Money Shoal, Arafura Marine Park, Australia

1. Introduction  -  2. Money Shoal  -  2a. Fish and Sharks  -  2b. Benthic communities  -  3. Acknowledgement

1. Introduction

This article is a summary of one in a series of eco-narrative documents that synthesise our existing knowledge of Australian Marine Parks (Arafura Marine Park Eco-narrative). These documents are intended to enable managers and researchers to ascertain the ecological characteristics of each park, and to highlight knowledge gaps for future research focus. The information in this eco-narrative forms an initial characterisation of the physical, oceanographic and biological character of Arafura Marine Park, with a focus on results from a biodiversity and mapping survey undertaken by the NESP Marine Biodiversity Hub in 2020. This survey targeted two areas (see map below): Money Shoal as an example of shallow coral reef habitat, and Pillar Bank as an example of a deeper water mixed seabed environments. This excerpt focuses mainly on Money Shoal.

NESP D3 study areas in Arafura Marine Park, Australia

Arafura Marine Park is characterised by a gently sloping broad shelf across the southern part of the park (Multiple Use Zone) that grades to a series of canyons (Arafura canyons) that connect the shelf to the deeper waters of the continental slope, reaching to depths of ~500 m (Special Purpose Zone (Trawl)).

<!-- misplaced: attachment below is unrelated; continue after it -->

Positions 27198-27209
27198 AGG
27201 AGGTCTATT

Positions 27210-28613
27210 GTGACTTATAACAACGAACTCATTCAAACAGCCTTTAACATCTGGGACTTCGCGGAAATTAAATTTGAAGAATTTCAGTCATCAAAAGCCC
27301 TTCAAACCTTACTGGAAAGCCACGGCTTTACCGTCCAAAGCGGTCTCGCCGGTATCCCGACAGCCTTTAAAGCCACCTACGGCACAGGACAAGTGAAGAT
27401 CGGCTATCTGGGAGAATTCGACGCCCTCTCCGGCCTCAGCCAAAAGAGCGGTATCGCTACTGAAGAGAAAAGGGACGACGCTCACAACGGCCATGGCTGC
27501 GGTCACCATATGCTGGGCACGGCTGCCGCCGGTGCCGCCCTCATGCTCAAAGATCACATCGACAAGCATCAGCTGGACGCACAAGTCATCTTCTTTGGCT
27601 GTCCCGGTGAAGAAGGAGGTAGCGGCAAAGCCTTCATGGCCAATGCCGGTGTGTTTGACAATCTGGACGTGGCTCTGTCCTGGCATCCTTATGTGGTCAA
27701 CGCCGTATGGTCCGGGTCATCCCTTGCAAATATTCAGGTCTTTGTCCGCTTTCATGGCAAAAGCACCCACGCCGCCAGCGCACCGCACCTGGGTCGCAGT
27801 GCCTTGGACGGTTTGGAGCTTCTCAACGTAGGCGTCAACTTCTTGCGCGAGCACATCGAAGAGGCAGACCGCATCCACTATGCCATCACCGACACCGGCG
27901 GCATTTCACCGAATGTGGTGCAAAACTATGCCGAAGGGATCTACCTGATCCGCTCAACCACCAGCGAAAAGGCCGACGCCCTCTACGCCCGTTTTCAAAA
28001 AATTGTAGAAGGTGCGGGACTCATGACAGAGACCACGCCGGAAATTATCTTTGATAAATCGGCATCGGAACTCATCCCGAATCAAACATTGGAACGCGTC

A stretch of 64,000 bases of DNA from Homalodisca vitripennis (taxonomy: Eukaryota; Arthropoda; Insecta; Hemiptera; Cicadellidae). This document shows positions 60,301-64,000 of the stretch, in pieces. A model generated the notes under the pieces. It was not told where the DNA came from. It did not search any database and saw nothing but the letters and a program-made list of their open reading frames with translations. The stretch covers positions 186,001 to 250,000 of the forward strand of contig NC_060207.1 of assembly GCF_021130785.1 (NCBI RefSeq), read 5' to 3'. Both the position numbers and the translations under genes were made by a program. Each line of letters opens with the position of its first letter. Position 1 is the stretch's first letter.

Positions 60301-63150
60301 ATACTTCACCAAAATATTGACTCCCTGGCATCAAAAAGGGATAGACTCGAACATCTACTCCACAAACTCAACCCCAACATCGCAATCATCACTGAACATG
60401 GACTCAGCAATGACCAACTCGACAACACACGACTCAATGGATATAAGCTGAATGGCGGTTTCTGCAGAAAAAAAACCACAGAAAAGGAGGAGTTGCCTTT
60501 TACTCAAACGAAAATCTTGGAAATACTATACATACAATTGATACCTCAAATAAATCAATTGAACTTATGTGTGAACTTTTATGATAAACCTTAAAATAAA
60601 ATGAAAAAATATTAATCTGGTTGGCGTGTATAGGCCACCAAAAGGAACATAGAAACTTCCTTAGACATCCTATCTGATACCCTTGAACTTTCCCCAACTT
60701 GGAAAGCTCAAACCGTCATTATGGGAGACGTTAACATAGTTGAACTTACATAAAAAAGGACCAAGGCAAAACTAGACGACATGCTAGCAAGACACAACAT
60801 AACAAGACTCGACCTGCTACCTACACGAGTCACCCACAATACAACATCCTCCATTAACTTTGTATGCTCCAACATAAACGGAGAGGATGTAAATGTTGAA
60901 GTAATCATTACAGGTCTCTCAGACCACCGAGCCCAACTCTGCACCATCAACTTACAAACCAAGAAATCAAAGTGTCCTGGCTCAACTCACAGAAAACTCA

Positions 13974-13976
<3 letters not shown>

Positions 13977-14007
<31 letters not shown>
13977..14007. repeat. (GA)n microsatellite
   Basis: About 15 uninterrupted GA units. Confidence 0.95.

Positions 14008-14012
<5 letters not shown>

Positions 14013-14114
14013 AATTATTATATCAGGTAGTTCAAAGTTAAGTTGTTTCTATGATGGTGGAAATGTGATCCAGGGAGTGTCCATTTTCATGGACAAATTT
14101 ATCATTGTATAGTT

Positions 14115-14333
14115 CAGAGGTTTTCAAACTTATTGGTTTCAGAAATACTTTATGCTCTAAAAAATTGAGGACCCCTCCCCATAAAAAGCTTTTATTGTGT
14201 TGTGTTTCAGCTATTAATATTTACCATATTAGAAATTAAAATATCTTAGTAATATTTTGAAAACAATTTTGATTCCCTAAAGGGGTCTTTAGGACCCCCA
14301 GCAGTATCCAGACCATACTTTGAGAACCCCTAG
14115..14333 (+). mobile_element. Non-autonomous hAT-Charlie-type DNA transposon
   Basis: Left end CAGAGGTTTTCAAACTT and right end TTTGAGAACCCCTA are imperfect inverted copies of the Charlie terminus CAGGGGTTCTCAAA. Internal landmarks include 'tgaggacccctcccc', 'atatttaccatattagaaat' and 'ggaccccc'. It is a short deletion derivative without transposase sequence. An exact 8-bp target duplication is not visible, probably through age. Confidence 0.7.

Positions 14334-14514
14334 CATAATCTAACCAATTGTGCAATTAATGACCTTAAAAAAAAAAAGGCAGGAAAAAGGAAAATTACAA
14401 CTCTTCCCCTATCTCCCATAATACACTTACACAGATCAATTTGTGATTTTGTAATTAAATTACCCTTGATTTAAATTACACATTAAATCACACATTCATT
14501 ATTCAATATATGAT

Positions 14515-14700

Areas of reef are very limited within the marine park, with Money Shoal the only feature on the continental shelf that supports a shallow water coral reef community.

As an isolated feature, surrounded by an expanse of flat muddy seabed, Money Shoal is unique within the Arafura Sea shelf region. Rising from 60 m water depth to less than 10 m, the reef provides a stable substrate for a diverse assemblage of sponges, hard and soft corals that in turn attract an abundant and diverse population of demersal fish; ranging up to grouper, rays and sharks. In contrast to Pillar Bank, the deeper environments in the northern parts of Arafura Marine Park are characterised by a complex seabed of large and steep ridges, valleys and plains (see a 'fly-through' of the study areas).